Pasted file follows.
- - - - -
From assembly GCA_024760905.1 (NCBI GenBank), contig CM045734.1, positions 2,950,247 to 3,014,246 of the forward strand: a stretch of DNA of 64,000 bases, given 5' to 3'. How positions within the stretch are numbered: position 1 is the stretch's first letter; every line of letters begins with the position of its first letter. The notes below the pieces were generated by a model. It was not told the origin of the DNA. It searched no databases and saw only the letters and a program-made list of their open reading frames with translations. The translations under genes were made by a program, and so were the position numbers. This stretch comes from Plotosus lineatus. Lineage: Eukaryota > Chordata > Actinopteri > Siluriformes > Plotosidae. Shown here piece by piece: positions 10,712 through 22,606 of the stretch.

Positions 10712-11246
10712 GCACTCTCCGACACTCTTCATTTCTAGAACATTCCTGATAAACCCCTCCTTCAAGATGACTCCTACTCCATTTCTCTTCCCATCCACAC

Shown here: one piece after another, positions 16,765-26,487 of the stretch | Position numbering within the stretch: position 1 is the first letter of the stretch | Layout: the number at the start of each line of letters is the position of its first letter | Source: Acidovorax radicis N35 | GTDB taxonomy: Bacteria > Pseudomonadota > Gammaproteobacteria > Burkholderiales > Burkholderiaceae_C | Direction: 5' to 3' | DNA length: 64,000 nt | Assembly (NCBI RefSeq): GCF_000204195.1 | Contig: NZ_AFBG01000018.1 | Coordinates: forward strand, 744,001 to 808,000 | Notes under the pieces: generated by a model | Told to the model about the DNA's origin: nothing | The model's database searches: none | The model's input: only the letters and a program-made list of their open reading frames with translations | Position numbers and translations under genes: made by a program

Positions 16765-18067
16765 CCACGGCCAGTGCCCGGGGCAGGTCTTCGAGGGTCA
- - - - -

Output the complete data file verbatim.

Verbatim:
From assembly GCA_024760905.1 (NCBI GenBank), contig CM045734.1, positions 2,950,247 to 3,014,246 of the forward strand: a stretch of DNA of 64,000 bases, given 5' to 3'. How positions within the stretch are numbered: position 1 is the stretch's first letter; every line of letters begins with the position of its first letter. The notes below the pieces were generated by a model. It was not told the origin of the DNA. It searched no databases and saw only the letters and a program-made list of their open reading frames with translations. The translations under genes were made by a program, and so were the position numbers. This stretch comes from Plotosus lineatus. Lineage: Eukaryota > Chordata > Actinopteri > Siluriformes > Plotosidae. Shown here piece by piece: positions 10,712 through 22,606 of the stretch.

Positions 10712-11246
10712 GCACTCTCCGACACTCTTCATTTCTAGAACATTCCTGATAAACCCCTCCTTCAAGATGACTCCTACTCCATTTCTCTTCCCATCCACAC

Shown here: one piece after another, positions 16,765-26,487 of the stretch | Position numbering within the stretch: position 1 is the first letter of the stretch | Layout: the number at the start of each line of letters is the position of its first letter | Source: Acidovorax radicis N35 | GTDB taxonomy: Bacteria > Pseudomonadota > Gammaproteobacteria > Burkholderiales > Burkholderiaceae_C | Direction: 5' to 3' | DNA length: 64,000 nt | Assembly (NCBI RefSeq): GCF_000204195.1 | Contig: NZ_AFBG01000018.1 | Coordinates: forward strand, 744,001 to 808,000 | Notes under the pieces: generated by a model | Told to the model about the DNA's origin: nothing | The model's database searches: none | The model's input: only the letters and a program-made list of their open reading frames with translations | Position numbers and translations under genes: made by a program

Positions 16765-18067
16765 CCACGGCCAGTGCCCGGGGCAGGTCTTCGAGGGTCA